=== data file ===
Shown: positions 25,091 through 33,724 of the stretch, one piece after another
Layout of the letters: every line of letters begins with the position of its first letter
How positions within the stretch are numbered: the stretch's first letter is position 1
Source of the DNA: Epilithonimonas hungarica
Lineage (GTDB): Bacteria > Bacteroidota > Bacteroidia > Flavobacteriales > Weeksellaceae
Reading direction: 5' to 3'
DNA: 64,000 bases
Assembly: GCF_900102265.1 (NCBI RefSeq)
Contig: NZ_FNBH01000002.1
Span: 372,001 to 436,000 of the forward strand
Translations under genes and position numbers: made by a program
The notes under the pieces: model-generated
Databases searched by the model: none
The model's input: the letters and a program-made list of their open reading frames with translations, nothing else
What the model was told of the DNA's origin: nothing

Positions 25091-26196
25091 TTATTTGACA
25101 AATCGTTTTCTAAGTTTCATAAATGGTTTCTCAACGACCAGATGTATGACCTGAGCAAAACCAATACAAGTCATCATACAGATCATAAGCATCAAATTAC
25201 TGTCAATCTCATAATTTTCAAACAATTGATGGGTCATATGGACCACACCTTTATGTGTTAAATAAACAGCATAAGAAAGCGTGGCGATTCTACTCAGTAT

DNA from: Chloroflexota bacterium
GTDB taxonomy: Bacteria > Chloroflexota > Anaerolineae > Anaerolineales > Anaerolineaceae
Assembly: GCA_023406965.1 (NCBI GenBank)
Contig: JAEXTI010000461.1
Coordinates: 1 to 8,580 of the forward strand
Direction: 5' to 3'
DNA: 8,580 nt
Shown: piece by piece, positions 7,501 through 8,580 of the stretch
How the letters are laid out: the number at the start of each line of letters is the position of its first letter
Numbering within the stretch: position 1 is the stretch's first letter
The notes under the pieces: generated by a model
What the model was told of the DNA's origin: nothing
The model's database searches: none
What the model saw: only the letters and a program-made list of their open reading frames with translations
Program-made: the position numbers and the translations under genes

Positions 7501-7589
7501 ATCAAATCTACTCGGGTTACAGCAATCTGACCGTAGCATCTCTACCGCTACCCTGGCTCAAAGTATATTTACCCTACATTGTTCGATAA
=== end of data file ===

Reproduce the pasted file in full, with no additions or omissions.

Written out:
Shown: positions 25,091 through 33,724 of the stretch, one piece after another
Layout of the letters: every line of letters begins with the position of its first letter
How positions within the stretch are numbered: the stretch's first letter is position 1
Source of the DNA: Epilithonimonas hungarica
Lineage (GTDB): Bacteria > Bacteroidota > Bacteroidia > Flavobacteriales > Weeksellaceae
Reading direction: 5' to 3'
DNA: 64,000 bases
Assembly: GCF_900102265.1 (NCBI RefSeq)
Contig: NZ_FNBH01000002.1
Span: 372,001 to 436,000 of the forward strand
Translations under genes and position numbers: made by a program
The notes under the pieces: model-generated
Databases searched by the model: none
The model's input: the letters and a program-made list of their open reading frames with translations, nothing else
What the model was told of the DNA's origin: nothing

Positions 25091-26196
25091 TTATTTGACA
25101 AATCGTTTTCTAAGTTTCATAAATGGTTTCTCAACGACCAGATGTATGACCTGAGCAAAACCAATACAAGTCATCATACAGATCATAAGCATCAAATTAC
25201 TGTCAATCTCATAATTTTCAAACAATTGATGGGTCATATGGACCACACCTTTATGTGTTAAATAAACAGCATAAGAAAGCGTGGCGATTCTACTCAGTAT

DNA from: Chloroflexota bacterium
GTDB taxonomy: Bacteria > Chloroflexota > Anaerolineae > Anaerolineales > Anaerolineaceae
Assembly: GCA_023406965.1 (NCBI GenBank)
Contig: JAEXTI010000461.1
Coordinates: 1 to 8,580 of the forward strand
Direction: 5' to 3'
DNA: 8,580 nt
Shown: piece by piece, positions 7,501 through 8,580 of the stretch
How the letters are laid out: the number at the start of each line of letters is the position of its first letter
Numbering within the stretch: position 1 is the stretch's first letter
The notes under the pieces: generated by a model
What the model was told of the DNA's origin: nothing
The model's database searches: none
What the model saw: only the letters and a program-made list of their open reading frames with translations
Program-made: the position numbers and the translations under genes

Positions 7501-7589
7501 ATCAAATCTACTCGGGTTACAGCAATCTGACCGTAGCATCTCTACCGCTACCCTGGCTCAAAGTATATTTACCCTACATTGTTCGATAA